Extra RAF jets sent to Med as Britain prepares to attack
BRITAIN will double its fleet of aircraft stationed in Cyprus if MPs vote in favour of air strikes over Syria on Wednesday.
The Ministry of Defence is planning to send at least two extra Tornado GR4 fighter jets and six Typhoon attack aircraft to RAF Akrotiri within days.
They will join the eight aircraft already stationed at the base conducting missions over Iraq and will be used to cut off the ‘snake’s head’ of Islamic State by using laser-guided missiles.
The Brimstone missiles, which can hit a small, fast-moving target, are fired from Tornados and only Britain and Saudi Arabia currently have the capability.
But last night it emerged that the UK may have as few as ten of the missiles – despite David Cameron saying they would make a unique contribution in the fight against Islamic State.
The figure – which was not confirmed by the MoD – raises doubts about the additional impact the RAF would be able to make by joining other coalition forces operating over the wartorn country.
However a defence source insisted there was a ‘sufficient stock’ of Brimstone missiles. Military planners at RAF Akrotiri and in London have already been working to identify key targets for the eight Tornados already there. They will start bombing in Syria within hours of a yes vote.
It is thought an extra spy plane to help identify jihadists on a British ‘kill list’ may also provide extra support.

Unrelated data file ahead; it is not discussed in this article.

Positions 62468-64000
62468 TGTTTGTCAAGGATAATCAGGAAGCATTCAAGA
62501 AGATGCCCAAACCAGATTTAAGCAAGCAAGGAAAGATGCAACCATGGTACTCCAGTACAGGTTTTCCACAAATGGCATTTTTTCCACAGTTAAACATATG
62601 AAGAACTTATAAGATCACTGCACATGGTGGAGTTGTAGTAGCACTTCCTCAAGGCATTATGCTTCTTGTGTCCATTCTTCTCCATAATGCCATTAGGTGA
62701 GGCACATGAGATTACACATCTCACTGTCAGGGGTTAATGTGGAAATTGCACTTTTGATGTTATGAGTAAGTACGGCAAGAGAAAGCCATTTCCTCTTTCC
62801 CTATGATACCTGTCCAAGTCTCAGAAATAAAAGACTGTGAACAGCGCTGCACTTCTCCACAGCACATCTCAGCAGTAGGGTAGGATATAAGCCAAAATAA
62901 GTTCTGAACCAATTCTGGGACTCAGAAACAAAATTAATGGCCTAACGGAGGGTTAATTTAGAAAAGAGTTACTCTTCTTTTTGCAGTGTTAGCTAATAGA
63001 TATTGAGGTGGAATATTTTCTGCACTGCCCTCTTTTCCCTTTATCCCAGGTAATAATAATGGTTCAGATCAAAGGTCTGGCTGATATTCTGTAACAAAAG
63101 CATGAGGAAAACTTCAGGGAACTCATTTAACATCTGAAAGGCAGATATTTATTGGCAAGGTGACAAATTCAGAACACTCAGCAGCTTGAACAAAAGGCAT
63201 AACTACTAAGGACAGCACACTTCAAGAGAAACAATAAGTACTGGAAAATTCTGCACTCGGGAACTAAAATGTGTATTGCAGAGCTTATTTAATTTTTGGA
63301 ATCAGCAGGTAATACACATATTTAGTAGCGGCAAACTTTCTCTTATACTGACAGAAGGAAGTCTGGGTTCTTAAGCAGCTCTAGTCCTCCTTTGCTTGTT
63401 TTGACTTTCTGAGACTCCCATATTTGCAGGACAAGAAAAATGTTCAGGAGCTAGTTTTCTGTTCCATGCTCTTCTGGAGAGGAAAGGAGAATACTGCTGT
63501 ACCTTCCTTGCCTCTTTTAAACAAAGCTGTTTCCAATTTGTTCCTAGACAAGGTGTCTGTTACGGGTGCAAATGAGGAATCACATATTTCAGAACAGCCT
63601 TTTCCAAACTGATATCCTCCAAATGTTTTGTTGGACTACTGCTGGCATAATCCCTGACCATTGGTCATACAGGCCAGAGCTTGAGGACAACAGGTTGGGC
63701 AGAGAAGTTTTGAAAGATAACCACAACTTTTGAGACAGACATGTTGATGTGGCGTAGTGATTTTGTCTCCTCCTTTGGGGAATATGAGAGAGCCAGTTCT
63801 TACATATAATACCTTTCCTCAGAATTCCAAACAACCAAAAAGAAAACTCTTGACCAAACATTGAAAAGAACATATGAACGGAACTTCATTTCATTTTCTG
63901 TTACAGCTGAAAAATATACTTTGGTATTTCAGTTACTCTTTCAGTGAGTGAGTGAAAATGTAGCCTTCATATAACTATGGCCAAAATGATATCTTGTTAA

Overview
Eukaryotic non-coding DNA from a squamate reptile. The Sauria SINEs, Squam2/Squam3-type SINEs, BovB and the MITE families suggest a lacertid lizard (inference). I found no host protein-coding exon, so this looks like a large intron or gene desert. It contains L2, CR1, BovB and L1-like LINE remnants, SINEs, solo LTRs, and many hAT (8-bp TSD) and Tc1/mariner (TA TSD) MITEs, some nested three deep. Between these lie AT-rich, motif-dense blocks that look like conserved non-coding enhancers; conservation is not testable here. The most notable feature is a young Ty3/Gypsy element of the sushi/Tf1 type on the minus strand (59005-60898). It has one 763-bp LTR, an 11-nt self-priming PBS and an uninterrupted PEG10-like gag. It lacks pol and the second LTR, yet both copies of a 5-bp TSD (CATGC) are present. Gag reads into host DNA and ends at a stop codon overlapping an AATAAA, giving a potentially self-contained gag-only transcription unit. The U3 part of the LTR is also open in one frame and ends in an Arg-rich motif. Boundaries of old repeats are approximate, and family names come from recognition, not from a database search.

Yesterday Michael Fallon told the Daily Mail that it was ‘nonsense’ to suggest the UK did not have enough planes to make a significant contribution in the war against Islamic State in Syria. His comments came after experts said 24 Tornado aircraft would be needed for Britain to mount an effective fight and MP Julian Lewis, chair of the defence select committee, said the UK’s contribution would be ‘marginal’.
Speaking at Lancaster House in London, Mr Fallon said: ‘We have plenty of planes, and if Parliament agrees we will send more planes to the fight.’
The Typhoons, currently stationed at RAF Lossiemouth in Scotland and RAF Coningsby in Lincolnshire, have been protecting the UK against Russian provocation.
They are only equipped with 500lb Paveway bombs –and not the state-of-the-art £100,000 Brimstone missiles which the Government says makes Britain’s contribution so unique.
It is likely they will replace some of the eight Tornados currently flying over Iraq, to free them up to fly over Syria.
The Brimstone missile destroys its target with a contained explosion that generates relatively little debris.
It is far more sophisticated than the American’s Hellfire weapons, which generate a large field of shrapnel when they explode.
The Brimstone was used against Colonel Gaddafi’s regime in Libya in 2011.
The RAF will use the missile to take out specific targets in Syria and concentrate on the ‘upper tier’ of IS leadership in their stronghold.
In some cases the US and French jets have identified targets but have been unable to attack them for fear of causing civilian casualties. The Brimstone should mean that more of these targets can be destroyed.
‘We have plenty of planes’
Big hitter: A Tornado with Brimstones under its fuselage